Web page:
The Environmental Justice and Health Alliance for Chemical Policy Reform (EJHA) mobilized its thirty-two affiliate organizations in 12 states throughout the stakeholder process to demand that the federal government prioritize the safety of the communities and workers most at risk of chemical disasters and adopt strong requirements to prevent disasters through transition to safer chemicals and processes that already exist.

EJHA leaders reacted to the White House announcement and the Interagency Working Group report by promising to continue to hold the Administration’s feet to the fire until their communities see results on the ground that make them safer.
Richard Moore, Co-Coordinator of the EJHA and former Chair of EPA’s National Environmental Justice Advisory Council, said: “It’s clear that the Working Group listened to the voices of the communities and workers most at risk of chemical disasters. There are recommendations in their report that can help prevent disasters if they are enacted. But words are not enough. The Administration now has to turn these words into actions – into regulations that are adopted within the next eighteen months.”

Michele Roberts, Co-Coordinator of the EJHA, said: “We need the President and federal agencies to support the environmental health rights of all people, especially the 3.8 million Americans who live in the fenceline zones closest to the most dangerous facilities. These communities, where people live every day in danger, have populations with much higher percentages of Black, Latino, and low-income people than the U.S. as a whole. Today, 20 years after the signing of the presidential executive order on environmental justice, and 50 years after the signing of the Civil Rights Act of 1964, again we see that race is still a factor. That said, our communities must be constantly engaged as partners during this entire process.”

Juan Parras, Director of Texas Environmental Justice Advocacy Services in Houston, where dozens of high-risk chemical facilities endanger tens of thousands of residents who are disproportionately Latino and African-American, said, “We have to get beyond the false hope that industry will voluntarily protect us. We need federal requirements for facilities to convert to safer chemicals and technologies, period. Our communities have already waited too long, through disaster after disaster. It’s time for real action before the end of this Administration.”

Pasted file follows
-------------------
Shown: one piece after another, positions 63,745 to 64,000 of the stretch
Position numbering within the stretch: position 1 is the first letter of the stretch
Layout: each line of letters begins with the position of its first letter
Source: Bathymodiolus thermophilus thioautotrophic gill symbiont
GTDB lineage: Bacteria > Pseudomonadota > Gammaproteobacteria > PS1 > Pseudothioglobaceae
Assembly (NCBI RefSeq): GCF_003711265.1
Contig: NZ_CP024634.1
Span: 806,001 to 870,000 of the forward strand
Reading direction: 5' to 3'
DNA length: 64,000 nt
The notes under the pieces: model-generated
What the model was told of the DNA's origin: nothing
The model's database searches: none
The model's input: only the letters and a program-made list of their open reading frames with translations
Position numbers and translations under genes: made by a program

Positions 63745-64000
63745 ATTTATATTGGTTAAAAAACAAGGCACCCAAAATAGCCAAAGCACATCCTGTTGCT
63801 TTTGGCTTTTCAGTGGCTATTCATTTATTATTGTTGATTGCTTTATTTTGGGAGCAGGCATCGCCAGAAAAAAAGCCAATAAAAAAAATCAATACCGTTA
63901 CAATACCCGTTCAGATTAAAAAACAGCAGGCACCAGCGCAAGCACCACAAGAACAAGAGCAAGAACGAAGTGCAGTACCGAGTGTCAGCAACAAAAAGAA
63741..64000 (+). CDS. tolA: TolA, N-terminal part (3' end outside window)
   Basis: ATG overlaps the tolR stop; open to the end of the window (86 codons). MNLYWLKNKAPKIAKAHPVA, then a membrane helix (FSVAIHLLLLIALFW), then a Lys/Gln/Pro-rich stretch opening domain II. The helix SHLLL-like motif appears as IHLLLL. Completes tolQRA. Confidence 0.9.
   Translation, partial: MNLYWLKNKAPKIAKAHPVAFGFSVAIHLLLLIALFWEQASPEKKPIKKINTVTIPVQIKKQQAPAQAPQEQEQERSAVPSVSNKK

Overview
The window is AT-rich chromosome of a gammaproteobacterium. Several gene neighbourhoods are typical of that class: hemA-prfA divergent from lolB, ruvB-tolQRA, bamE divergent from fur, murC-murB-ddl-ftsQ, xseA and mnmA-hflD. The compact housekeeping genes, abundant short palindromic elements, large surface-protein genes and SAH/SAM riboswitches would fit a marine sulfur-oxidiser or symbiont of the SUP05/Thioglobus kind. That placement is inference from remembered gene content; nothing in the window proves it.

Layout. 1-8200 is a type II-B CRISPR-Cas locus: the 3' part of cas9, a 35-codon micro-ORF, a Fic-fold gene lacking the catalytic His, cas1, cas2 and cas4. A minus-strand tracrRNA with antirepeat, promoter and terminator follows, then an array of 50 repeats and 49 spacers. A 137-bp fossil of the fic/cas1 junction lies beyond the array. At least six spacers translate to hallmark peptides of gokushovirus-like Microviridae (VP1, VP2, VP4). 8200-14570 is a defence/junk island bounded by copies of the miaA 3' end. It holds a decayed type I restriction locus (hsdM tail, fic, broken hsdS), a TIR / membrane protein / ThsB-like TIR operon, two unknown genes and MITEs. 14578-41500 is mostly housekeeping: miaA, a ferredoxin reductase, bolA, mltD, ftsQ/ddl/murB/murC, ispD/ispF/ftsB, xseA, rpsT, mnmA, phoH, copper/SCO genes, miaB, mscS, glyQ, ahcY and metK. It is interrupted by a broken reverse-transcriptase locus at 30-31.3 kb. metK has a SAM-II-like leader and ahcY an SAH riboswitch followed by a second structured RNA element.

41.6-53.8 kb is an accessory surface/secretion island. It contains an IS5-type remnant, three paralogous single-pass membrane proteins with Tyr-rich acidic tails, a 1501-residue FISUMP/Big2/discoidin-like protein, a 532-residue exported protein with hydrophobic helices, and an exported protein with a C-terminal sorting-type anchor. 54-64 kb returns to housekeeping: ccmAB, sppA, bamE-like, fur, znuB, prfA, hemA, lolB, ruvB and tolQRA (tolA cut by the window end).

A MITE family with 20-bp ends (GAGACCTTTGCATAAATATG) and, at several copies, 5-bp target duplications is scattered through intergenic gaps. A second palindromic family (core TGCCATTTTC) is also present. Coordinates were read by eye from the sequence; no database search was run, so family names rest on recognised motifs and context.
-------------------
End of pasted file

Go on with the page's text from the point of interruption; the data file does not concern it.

On May 1, the EJHA released its own recommendations for policies to prevent chemical disasters as part of a new report called Who’s in Danger? Race, Poverty, and Chemical Disasters, co-authored with Coming Clean and the Center for Effective Government. The report found that more than 134 million Americans live in the chemical disaster vulnerability zones of 3,433 of the most dangerous facilities, and that 3.8 million live in the fenceline zones closest to potential disasters. The populations of these most dangerous fenceline zones are much more Black, Latino, and low income than the U.S. as a whole.

The complete Interagency Working Group report can be found at:

The Who’s in Danger? report and related materials are available at:
Background materials on environmental justice and chemical disasters are available at:

For a list of spokespeople available to comment – see more here:

Blogs, Uncategorized

President Obama A Broken Record on Preventing Chemical Disasters?

Crossposted from

By John Deans, Greenpeace USA

With the media flurry since the West, TX explosion it would seem that chemical disasters are somehow a new issue. Yet, communities who live near these facilities and workers who operate them have lived with these dangers for decades. President Obama, too, has talked about the need for action on this issue since his early days in politics.  As early as his book The Audacity of Hope in 2006 he said “…let me suggest at least one area where we can act unilaterally and improve our sanding in the world – by perfecting our own democracy and leading by example. When we continue to spend tens of billions of dollars on weapons systems of dubious value but are unwilling to spend the money to protect highly vulnerable chemical plants in major urban centers, it becomes more difficult to get other countries to safeguard their nuclear power plants.”

Greenpeace is a supporter of The Coalition to Prevent Chemical Disasters which has just released a video with some of these quotes and a call for the President to live up to his sentiments, watch and share:

Consistent with these quotes and the many others was his historic executive order issued on August 1, 2013. This order directs his agencies who deal with chemical plants to use current regulatory authority to come up with better solutions to prevent chemical disasters. It just so happens there is a solution consistent with the President’s long-standing position.

Read the rest of the blog here!